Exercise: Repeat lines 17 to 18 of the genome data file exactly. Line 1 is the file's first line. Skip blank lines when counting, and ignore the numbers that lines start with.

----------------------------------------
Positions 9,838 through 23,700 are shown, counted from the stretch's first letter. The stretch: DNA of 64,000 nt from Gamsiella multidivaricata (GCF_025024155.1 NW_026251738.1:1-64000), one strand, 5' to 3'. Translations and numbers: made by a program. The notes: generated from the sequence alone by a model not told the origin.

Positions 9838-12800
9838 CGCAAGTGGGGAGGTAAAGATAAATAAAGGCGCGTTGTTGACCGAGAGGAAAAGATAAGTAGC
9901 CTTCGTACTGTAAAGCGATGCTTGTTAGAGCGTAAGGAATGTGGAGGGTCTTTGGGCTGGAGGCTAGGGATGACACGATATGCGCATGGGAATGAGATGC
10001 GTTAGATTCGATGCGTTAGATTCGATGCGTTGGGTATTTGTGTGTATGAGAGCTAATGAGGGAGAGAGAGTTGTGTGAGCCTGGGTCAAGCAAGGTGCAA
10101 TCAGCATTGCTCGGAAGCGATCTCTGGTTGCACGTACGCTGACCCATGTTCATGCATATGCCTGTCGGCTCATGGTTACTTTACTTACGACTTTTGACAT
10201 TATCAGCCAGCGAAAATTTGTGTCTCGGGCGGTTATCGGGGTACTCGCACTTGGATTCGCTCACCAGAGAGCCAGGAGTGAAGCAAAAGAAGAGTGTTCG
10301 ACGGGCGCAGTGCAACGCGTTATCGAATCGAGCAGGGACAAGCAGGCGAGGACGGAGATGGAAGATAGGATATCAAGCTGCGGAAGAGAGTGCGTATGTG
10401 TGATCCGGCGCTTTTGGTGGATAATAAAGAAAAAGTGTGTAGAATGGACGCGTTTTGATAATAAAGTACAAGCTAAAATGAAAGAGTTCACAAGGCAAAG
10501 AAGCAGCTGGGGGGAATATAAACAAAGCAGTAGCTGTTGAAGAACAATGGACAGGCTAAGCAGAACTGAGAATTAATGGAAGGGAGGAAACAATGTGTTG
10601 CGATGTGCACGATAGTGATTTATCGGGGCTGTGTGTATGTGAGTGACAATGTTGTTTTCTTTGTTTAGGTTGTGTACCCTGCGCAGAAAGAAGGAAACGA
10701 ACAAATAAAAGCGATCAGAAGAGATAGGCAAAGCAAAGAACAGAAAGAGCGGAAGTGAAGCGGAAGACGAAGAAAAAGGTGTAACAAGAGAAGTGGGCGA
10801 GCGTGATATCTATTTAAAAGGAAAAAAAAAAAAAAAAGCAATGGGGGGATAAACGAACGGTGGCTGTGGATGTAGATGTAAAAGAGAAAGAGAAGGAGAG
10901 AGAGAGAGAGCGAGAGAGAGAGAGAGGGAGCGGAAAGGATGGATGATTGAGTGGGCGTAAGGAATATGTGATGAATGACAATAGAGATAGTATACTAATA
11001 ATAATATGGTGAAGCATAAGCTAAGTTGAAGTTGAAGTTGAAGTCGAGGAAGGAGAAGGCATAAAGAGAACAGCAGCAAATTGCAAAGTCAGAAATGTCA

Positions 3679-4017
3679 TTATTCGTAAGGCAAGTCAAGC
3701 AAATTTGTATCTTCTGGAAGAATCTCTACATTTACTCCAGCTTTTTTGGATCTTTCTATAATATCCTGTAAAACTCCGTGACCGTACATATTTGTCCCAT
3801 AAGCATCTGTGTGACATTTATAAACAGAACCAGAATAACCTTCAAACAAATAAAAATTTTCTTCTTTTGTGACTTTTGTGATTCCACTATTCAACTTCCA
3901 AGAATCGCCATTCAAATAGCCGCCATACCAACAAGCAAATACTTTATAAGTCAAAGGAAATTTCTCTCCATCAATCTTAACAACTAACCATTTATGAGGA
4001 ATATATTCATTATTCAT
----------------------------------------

3679 TTATTCGTAAGGCAAGTCAAGC
3701 AAATTTGTATCTTCTGGAAGAATCTCTACATTTACTCCAGCTTTTTTGGATCTTTCTATAATATCCTGTAAAACTCCGTGACCGTACATATTTGTCCCAT